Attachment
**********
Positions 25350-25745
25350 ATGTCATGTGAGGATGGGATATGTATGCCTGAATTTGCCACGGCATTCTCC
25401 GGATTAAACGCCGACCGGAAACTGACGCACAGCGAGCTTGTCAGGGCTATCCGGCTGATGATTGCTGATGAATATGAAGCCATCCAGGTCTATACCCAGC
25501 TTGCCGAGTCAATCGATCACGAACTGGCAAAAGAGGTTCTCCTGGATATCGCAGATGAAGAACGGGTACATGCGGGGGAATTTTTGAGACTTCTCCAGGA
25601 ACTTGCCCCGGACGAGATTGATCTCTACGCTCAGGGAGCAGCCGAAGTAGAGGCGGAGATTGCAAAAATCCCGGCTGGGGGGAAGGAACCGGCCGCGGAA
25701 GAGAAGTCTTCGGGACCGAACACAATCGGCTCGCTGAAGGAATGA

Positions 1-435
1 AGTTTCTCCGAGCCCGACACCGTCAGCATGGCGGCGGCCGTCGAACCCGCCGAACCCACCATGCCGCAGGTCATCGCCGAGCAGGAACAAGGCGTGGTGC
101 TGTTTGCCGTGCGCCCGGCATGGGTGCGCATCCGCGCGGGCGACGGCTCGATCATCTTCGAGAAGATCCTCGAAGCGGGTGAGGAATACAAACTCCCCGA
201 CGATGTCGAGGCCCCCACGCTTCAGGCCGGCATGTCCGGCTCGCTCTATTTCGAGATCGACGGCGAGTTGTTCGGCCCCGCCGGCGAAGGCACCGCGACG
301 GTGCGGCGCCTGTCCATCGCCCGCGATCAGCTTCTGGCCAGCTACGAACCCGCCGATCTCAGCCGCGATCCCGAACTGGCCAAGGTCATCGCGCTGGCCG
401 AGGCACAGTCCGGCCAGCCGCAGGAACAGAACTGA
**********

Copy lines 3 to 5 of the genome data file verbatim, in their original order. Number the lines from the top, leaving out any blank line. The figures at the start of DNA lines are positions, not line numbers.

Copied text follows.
25401 GGATTAAACGCCGACCGGAAACTGACGCACAGCGAGCTTGTCAGGGCTATCCGGCTGATGATTGCTGATGAATATGAAGCCATCCAGGTCTATACCCAGC
25501 TTGCCGAGTCAATCGATCACGAACTGGCAAAAGAGGTTCTCCTGGATATCGCAGATGAAGAACGGGTACATGCGGGGGAATTTTTGAGACTTCTCCAGGA
25601 ACTTGCCCCGGACGAGATTGATCTCTACGCTCAGGGAGCAGCCGAAGTAGAGGCGGAGATTGCAAAAATCCCGGCTGGGGGGAAGGAACCGGCCGCGGAA